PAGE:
A Look At Windows Server 2008

Installation: Quick and Easy

The installation process is the first obvious clue that Windows Server 2008 is closely related to Windows Vista. Anyone who has ever installed Vista will recognize the setup routine.

Windows 2008 Server

Using Vista’s installation routine is a major benefit, especially for a server OS. Administrators can partition the system’s hard drives during setup. More importantly, they can install the necessary AHCI or RAID storage drivers from a CD/DVD or even a USB thumb drive. Thus, error-prone floppies can finally be sent to their well-earned retirement.

Windows 2008 Server

Full Installation or Core Only?

There is another change that comes with the new setup routine as well. The admin can now choose between the (default) full installation and selecting core components.

Windows 2008 Server

This allows the server to be installed without the standard user interface. If selected, the system can only be configured using command line scripts. This decision should not be made lightly, as you can’t simply switch between the two installation types. If decide later on that you want to use the standard user interface after all, you’ll have to completely reinstall the entire server.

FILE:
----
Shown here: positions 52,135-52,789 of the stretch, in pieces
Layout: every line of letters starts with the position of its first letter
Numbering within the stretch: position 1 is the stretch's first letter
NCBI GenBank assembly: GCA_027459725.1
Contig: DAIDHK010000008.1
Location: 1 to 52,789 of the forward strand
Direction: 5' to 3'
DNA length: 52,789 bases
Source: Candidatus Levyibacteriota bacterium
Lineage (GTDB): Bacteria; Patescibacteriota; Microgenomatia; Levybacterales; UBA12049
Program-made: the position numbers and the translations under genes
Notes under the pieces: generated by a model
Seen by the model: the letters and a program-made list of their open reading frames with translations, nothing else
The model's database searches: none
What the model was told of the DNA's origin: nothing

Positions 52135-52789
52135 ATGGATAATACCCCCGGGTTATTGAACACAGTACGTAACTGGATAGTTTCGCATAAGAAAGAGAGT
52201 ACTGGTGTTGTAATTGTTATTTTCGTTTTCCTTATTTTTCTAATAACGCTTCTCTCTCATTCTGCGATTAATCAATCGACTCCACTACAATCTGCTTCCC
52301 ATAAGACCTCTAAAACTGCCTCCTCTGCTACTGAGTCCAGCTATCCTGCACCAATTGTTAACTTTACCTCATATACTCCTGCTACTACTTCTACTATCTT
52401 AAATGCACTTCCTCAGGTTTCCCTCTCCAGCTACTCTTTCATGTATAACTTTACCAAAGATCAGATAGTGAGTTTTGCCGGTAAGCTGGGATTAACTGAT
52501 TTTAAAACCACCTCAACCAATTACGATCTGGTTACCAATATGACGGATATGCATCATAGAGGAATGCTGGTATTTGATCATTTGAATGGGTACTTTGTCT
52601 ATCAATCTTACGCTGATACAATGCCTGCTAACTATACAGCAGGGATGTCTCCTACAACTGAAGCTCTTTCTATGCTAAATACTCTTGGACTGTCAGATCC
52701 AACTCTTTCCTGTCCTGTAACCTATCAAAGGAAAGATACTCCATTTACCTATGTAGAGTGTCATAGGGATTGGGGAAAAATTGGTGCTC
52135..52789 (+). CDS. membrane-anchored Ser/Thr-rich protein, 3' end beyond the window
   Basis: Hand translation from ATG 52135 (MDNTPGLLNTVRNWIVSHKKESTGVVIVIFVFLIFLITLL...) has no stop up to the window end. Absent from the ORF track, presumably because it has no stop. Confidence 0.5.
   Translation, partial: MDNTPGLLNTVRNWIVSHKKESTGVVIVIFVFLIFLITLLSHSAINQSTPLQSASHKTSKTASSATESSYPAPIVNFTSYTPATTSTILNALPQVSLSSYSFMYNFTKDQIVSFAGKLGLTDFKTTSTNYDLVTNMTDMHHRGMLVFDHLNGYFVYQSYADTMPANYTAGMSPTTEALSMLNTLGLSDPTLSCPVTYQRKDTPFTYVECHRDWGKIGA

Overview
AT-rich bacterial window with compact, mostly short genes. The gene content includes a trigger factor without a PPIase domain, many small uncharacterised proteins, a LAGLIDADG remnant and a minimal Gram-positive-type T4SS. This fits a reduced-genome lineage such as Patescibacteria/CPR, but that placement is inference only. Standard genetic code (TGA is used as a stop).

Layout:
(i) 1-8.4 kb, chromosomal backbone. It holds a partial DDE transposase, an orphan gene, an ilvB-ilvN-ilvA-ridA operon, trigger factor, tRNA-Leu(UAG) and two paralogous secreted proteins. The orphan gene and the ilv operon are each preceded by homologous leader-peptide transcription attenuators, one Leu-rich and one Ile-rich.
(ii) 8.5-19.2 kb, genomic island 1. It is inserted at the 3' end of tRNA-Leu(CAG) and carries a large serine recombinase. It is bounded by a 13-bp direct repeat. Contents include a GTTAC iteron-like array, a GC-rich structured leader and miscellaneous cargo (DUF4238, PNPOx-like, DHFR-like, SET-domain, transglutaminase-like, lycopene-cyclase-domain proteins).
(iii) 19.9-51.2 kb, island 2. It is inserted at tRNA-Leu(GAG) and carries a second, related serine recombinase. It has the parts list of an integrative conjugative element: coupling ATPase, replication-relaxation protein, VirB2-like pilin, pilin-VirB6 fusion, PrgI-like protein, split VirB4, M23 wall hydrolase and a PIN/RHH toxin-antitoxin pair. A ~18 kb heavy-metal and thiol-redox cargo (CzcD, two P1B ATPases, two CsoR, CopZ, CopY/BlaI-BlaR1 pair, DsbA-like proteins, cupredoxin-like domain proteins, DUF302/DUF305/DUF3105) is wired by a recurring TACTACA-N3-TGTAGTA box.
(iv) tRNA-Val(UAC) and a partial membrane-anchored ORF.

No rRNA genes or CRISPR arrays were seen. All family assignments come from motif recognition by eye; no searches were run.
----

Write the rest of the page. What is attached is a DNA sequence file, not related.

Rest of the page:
Product Activation

Product activation is now also identical with that found in Windows Vista. The installation routine requires a product key to be entered before it begins copying files to the hard drive. Setup also offers the option of automatically activating your copy of Windows after the installation completes.

Windows 2008 Server

Installation: Done in 20 Minutes

Copying the setup files from the DVD to the hard drive only takes about one minute. That’s rather fast considering the DVD contains 1.9 GB for the 32 bit version and 2.5 GB for the 64-bit one. However, extracting and uncompressing the files takes a good deal longer. After 20 minutes, the operating system is installed.

Windows 2008 Server

Windows Server 2008 takes up 10 GB of hard drive space.